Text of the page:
Cross members should be 4-feet long and cut from 2 x 4’s. The cross member should be placed 4 inches above the finish height of the coping and 4 inches from the outside edge of the coping. Make sure that the cross member is level before attaching it to the support post with 3-inch screws. The use of screws will facilitate the removal and replacement of the cross member, if necessary. There should be at least 3 screws attaching the cross member to each support post. The excess material that sticks beyond the rear support post allows for the attachment of strong-backs (if needed). Do not allow the cross member to stick out further than the outside edge of the coping it is to support or it will get in the way of the screed that controls the spread of concrete later on.
The support steel should be fabricated from 2-inch angle steel. It should have holes drilled so that it can be attached with bolts, nuts and washers along the bottom of the cross members. Do not use lag bolts as they will not hold strongly enough. The support steel should extend forward (beyond the cross member) and end directly above the coping it is to support. Drill a 5/8-inch hole at the end of the support steel directly above the coping. Re-check the tightness of the bolts holding the support steel to the cross members after a few days to insure the stability of the structure.
Take the coping and hang it beneath the support steel using wire. Next, weld a 6-inch long, ¼-inch pan head bolt to the top of the coping directly under the hole in each piece of support steel. The pan head bolt will sit upside-down directly on top of the coping and will protrude through the hole in the support steel. There should be a washer and nut on each side of the support steel. Be sure to place the lower washer and nut on the bolt before welding as it will be impossible after the bolt is welded in place. Loosely tighten the upper nut and proceed to weld pan head bolts at each support steel location until all bolts are in place. Then remove the wire hangers from the coping and allow it to hang freely from the pan head bolts.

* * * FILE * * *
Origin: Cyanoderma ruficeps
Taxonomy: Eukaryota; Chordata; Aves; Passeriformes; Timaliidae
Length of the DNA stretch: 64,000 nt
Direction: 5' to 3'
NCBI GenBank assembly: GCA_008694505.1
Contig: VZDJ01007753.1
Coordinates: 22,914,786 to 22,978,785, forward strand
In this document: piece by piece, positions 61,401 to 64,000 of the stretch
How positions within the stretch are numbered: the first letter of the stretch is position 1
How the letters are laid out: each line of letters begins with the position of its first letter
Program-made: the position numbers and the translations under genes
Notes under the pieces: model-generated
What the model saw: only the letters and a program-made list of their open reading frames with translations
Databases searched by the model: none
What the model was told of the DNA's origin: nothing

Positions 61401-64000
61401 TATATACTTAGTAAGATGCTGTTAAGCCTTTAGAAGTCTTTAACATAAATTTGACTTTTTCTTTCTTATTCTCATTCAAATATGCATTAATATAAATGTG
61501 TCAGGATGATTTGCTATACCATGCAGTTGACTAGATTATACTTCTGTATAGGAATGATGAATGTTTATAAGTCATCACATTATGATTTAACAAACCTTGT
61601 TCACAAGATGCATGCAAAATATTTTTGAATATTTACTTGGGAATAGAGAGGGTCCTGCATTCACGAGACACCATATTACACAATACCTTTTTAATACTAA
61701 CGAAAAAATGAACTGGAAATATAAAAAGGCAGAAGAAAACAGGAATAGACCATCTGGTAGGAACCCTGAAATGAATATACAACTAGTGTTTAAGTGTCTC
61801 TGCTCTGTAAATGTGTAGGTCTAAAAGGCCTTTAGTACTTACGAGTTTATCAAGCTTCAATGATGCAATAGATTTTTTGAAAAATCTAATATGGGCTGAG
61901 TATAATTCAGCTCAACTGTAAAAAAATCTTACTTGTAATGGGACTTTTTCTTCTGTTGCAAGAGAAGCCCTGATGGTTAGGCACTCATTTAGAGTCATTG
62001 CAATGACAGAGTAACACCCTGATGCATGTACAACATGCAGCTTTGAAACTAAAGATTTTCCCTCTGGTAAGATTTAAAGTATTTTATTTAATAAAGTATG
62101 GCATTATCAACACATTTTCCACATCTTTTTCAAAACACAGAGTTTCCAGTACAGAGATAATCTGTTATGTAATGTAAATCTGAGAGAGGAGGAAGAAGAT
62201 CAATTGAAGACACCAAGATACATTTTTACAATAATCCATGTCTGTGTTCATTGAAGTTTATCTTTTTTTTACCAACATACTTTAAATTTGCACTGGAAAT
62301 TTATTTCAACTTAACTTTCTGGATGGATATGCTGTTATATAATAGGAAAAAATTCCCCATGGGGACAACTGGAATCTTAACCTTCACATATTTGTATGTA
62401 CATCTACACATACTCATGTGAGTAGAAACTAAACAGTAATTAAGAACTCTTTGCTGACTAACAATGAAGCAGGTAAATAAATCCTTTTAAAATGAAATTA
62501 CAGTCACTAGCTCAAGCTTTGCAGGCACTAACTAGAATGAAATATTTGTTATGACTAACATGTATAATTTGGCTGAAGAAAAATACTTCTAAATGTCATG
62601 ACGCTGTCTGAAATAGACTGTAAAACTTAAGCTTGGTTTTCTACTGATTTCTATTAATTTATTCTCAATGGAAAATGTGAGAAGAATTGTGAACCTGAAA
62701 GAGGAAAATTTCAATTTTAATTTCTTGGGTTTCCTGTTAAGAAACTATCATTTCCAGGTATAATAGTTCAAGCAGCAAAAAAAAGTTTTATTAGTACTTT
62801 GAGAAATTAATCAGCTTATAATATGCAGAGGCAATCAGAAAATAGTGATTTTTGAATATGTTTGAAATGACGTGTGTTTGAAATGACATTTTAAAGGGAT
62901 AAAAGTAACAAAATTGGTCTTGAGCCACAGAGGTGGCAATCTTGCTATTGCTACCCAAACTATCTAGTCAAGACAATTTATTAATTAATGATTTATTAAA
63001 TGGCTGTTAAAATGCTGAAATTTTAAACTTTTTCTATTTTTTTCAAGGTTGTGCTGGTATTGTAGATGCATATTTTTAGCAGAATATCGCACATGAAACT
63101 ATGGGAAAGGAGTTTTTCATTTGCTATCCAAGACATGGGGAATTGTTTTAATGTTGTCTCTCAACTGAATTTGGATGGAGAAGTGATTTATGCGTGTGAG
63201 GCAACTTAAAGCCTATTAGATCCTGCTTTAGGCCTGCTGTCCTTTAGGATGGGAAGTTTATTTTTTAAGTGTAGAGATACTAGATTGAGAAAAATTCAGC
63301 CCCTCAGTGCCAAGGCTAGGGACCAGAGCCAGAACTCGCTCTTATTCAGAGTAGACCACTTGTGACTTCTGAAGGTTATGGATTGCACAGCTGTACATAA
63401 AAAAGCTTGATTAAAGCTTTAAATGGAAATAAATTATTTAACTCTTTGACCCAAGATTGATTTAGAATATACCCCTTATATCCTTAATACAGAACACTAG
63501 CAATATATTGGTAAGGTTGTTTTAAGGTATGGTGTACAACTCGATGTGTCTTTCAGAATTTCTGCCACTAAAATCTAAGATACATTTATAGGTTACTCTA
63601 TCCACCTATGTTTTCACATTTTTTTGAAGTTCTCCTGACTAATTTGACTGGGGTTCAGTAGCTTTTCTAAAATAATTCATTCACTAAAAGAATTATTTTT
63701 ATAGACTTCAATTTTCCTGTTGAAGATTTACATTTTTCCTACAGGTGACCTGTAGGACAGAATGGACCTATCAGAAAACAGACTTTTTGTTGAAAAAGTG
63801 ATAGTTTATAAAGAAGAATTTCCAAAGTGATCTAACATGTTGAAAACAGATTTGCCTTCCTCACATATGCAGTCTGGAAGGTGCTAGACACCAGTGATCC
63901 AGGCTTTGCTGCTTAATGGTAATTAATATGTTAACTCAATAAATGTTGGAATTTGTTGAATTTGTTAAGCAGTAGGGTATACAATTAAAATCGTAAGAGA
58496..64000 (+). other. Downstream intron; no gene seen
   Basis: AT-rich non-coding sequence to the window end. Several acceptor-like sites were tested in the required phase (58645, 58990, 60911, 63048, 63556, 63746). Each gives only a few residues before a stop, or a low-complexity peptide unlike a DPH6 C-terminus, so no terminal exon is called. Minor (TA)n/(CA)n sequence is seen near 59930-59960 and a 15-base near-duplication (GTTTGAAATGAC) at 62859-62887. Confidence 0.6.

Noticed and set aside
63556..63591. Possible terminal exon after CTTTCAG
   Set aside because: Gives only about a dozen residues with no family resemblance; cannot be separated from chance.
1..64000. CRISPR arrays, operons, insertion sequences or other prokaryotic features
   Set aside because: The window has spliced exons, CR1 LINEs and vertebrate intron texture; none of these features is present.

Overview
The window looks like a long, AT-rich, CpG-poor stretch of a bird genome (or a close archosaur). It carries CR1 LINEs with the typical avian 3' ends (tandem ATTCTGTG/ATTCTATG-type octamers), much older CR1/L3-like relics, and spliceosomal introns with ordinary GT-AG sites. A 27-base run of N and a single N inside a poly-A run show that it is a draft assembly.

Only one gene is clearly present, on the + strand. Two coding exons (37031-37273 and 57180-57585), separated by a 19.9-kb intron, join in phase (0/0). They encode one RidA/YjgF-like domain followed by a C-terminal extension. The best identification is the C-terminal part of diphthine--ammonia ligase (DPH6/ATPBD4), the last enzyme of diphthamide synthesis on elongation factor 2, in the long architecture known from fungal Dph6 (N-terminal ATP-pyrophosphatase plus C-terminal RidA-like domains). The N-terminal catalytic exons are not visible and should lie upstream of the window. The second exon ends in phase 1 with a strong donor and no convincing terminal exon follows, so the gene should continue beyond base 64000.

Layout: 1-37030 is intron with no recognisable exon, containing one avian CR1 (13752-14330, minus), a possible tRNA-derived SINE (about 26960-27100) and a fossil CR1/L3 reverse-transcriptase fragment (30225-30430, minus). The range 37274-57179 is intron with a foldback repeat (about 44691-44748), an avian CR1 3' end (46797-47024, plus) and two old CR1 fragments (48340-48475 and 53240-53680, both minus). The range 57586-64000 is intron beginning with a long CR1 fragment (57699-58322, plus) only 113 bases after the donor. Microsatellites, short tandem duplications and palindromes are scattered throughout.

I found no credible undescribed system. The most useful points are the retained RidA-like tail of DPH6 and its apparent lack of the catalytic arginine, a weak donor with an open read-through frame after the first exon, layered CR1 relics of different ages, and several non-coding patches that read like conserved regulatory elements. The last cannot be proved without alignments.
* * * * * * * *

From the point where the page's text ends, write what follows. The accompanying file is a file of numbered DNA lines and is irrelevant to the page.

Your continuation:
With the coping now suspended by pan head bolts from the support steel use a laser transit to make the coping level to the finish grade. This is most easily done with at least two people. Set the laser transit and receiver to the appropriate height (add for concrete thickness) and take a reading off the top of the coping at each support steel attachment point. If the coping is not at the right height use the nut either above or below the support steel to move the coping up or down until it is level. Check to confirm that the coping is level at all support points before tightening both the upper and lower nuts completely. It is advisable to confirm level after the first vertical rebar has been welded to the coping.
With the coping now firmly in place, the excavation jig can now be suspended from the coping in order to confirm that enough material has been removed to allow for the placement of gravel, rebar and concrete. Hang the excavation jig from the coping and proceed to check around the inside of the bowl or similar transitional element, removing all material that remains in the way. Use a square head shovel or mechanical methods such as bobcat or back-hoe, depending upon how much more material needs to be removed. If you are using mechanical methods be extremely careful of the coping and the support system as a great deal of work can be ruined with even a slight nudge from heavy machinery.
Start by marking the coping with chalk or soapstone at 1-foot intervals. For skatepark construction, use number three (3/8-inch) rebar set on one foot centers. There will be a maximum of 12 inches from the center of one piece of rebar to the center of the next piece in all directions. Number three rebar is very malleable. Start by lightly bending some pieces of rebar and welding them vertically to the back of the coping at the marked locations. Do not allow the rebar to stick up above the coping or it will poke out of the concrete when the deck is poured. Be aware that rebar is made from recycled steel that does not provide for the strongest weld and also has a tendency to rust quickly. Prepare the coping and the rebar as per any welding operation by cleaning the material down to bare metal. Continue to attach vertical rebar until the entire bowl is finished. It is unlikely that one piece of rebar will complete a span from one side of any obstacle to the other. In that case tie on additional sections of rebar until each vertical piece of rebar goes across to connect with another piece on the opposite side. Any two pieces of rebar being tied together must overlap by 30 times the diameter of the rebar or approximately 16 inches.
Tie the rebar with standard tie wire or use any other commercially available tying system designed for that purpose such as quick ties. The quick tie system consists of pre-cut wires with loops at each end. The wire is wrapped around the pieces of rebar to be tied together and a tool consisting of a small hook that swivels at the end of a wooden handle is placed within the loops and twisted, tightening the wire. This is the quickest and most efficient method of tying rebar and is the easiest for unskilled volunteers to learn to use correctly.
Starting at the coping, tie pieces of rebar horizontally to the vertical rebar that is already in place. Remember to place it on one-foot centers. Anywhere that the rebar overlaps must be tied as well. Anytime you need to continue a horizontal or vertical run the two sticks of rebar must overlap by at least 16 inches.